An easily grown plant, it succeeds in full sun in any reasonable soil, though it prefers a well-drained fertile preferably alkaline soil. It does well in heavy clay soils. It is often found wild by the coast and tolerates considerable maritime exposure. The true wild cabbage is a short-lived perennial, though we have seen specimens 5 years old or more[K]. This species has long been cultivated for its edible leaves, stems etc and a wide diversity of forms have been developed, including cabbages, cauliflowers, broccolis and Brussels sprouts. Most of these forms are biennial in cultivation, though there are also some perennial forms. These different forms are detailed below and have each been given their own entry in the database. We have chosen the most up to date classification we can find, as treated in ‘World Economic Plants’. B. oleracea alboglabra. Chinese kales are fast-growing plants with tender edible leaves. Although perennials, they are usually grown as annuals and are eaten as a summer and autumn crop whilst still young. B. oleracea botrytis. Cauliflowers are grown mainly for their edible swollen inflorescence. Different cultivars can be used to provide crops all year round. B. oleracea botrytis aparagoides. A short-lived perennial form of cauliflower producing a small cauliflower head in the spring followed by a number of broccoli-like flowering shoots. B. oleracea capitata. These are the cultivated cabbages, grown for their edible leaves that usually form a compact head. Reasonably winter hardy, different cultivars can be used to provide edible plants all year round. B. oleracea costata. Couve tronchuda is a tall-growing form of cabbage. It is less hardy than most other forms of this genus. B. oleracea gemmifera. Brussels sprouts form large edible axillary buds 5cm or more long. They are mainly used as late autumn to spring crops. B. oleracea gongylodes. Kohl rabi produces an edible swollen stem 8cm or more in diameter. It is reasonably cold hardy and provides crops from mid summer to the winter. B. oleracea italica. The calabreses and sprouting broccolis, grown mainly for their edible flowering shoots. Calabrese is the less hardy and is used mainly as an autumn and early winter crop. The sprouting broccolis are very winter hardy and are grown outdoors through the winter to provide a spring to early summer crop. B. oleracea medullosa. Marrowstem kales have edible leaves and stems. B. oleracea palmifolia. The Jersey kale produces a very tall stem which has been used as a walking stick. B. oleracea ramosa. The thousand-headed and perennial kales are very cold hardy. Their flavour is stronger than most of the other cultivated forms and they are mainly used as a winter crop. This form is very close to the wild species and has the most potential for developing perennial cultivars. B. oleracea subauda. The savoy cabbages form large heads like the cultivated cabbages (B. oleracea capitata). They have a stronger flavour, crinkly leaves and are generally more cold-hardy so can provide a winter crop in areas with quite severe winters. B. oleracea sabellica. The curly kales have attractively curled leaves. These are quite cold-tolerant plants and are mainly used to provide edible leaves in winter and spring. B. oleracea viridis. Collards are a cold-hardy non-heading form of cabbage, used mainly to provide green leaves in the spring.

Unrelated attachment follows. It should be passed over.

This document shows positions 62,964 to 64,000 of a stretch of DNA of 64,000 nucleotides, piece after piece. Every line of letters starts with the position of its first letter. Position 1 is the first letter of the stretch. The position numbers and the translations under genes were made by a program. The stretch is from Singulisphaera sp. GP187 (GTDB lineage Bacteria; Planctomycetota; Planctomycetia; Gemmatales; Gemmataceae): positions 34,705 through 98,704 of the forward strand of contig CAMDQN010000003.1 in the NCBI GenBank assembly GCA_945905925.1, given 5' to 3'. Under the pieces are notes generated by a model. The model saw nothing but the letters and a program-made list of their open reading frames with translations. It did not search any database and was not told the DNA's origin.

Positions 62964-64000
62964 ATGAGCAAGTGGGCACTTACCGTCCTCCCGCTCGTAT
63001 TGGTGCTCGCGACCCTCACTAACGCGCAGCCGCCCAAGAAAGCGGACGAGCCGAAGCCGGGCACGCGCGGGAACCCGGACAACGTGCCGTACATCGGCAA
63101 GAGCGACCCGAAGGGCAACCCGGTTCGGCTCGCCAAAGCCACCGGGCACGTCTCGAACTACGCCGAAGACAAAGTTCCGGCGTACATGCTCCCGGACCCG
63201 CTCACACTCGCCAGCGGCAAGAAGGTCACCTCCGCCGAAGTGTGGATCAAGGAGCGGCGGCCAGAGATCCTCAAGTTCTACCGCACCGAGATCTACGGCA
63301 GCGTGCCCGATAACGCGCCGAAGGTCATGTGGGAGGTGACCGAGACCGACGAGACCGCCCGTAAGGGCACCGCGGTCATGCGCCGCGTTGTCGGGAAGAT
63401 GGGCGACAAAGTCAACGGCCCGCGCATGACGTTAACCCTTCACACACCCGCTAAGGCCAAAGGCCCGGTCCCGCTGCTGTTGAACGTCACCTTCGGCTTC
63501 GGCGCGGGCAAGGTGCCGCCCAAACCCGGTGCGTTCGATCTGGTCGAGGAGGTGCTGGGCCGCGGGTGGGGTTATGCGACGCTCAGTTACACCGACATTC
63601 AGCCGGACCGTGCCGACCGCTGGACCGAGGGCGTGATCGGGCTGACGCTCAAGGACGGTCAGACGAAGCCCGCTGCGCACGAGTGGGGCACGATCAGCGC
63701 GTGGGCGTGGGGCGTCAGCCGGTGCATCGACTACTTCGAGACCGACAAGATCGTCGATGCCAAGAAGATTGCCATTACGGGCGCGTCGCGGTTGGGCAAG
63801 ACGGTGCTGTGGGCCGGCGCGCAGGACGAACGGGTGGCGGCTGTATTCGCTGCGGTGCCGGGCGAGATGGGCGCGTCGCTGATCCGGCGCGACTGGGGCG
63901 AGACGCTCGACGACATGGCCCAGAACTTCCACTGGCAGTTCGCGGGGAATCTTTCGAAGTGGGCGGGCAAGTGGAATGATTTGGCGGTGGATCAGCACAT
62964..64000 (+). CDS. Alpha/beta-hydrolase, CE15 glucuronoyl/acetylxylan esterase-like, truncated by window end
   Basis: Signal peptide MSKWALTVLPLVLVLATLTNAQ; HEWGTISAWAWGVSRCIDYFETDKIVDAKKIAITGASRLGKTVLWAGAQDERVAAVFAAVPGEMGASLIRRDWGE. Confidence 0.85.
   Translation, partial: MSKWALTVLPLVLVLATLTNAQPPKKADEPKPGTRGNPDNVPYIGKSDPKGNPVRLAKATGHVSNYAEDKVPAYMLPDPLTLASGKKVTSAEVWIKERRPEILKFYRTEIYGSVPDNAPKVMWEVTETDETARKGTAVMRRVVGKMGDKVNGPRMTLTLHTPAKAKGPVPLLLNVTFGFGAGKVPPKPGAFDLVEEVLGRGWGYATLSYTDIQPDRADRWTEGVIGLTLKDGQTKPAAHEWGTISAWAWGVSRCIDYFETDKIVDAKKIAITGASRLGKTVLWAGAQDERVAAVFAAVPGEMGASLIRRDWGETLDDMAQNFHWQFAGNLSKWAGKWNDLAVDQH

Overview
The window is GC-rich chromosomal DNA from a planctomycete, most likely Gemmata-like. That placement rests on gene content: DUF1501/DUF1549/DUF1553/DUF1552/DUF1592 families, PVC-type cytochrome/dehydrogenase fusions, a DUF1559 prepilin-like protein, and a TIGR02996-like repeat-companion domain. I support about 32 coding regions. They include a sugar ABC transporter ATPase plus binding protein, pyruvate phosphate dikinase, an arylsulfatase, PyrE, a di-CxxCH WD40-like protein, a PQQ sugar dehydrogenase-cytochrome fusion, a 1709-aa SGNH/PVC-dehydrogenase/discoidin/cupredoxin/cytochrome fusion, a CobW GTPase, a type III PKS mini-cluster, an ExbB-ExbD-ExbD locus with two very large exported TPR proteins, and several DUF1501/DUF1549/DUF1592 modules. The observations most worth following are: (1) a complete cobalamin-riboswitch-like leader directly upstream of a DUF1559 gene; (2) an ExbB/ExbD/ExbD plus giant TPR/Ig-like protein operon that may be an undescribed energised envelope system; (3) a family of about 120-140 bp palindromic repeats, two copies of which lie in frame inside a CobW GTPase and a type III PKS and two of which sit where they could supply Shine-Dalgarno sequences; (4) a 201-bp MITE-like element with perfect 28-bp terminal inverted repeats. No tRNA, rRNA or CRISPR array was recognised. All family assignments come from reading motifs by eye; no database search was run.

Propagation
Seed – sow April in situ. Seedlings transplant very well and so, if you sow the seed too thickly, it is a simple matter to move some of the plants to give them more space. Cuttings root very easily at almost any time in the growing season[K]. Use shoots about 8cm long of the current year’s growth and place them in individual pots in the cuttings frame.

Cultivars
‘Tree Collards’
This is a perennial form of cabbage that is said to live for 20 years or more. The leaves are a very dark green and look somewhat like the leaves of savoy cabbages, though the plant does not form a heart. The flavour is very good and the leaves can be eaten raw or cooked. The plant can be harvested all year round. The shoot tips are removed when about 15 – 20cm long, making sure that there is plenty of stem left. The plant then forms new sideshoots along the stem and these can also be harvested in their turn.

Disclaimer:The information presented herein is intended for educational purposes only. Individual results may vary, and before using any supplements, it is always advisable to consult with your own health care provider.

Resources:
http://www.pfaf.org/database/plants.php?Brassica+oleracea
http://en.wikipedia.org/wiki/Brassica_oleracea
http://www.floridata.com/ref/b/bras_ole_kale.cfm

http://www.herbnet.com/Herb%20Uses_C.htm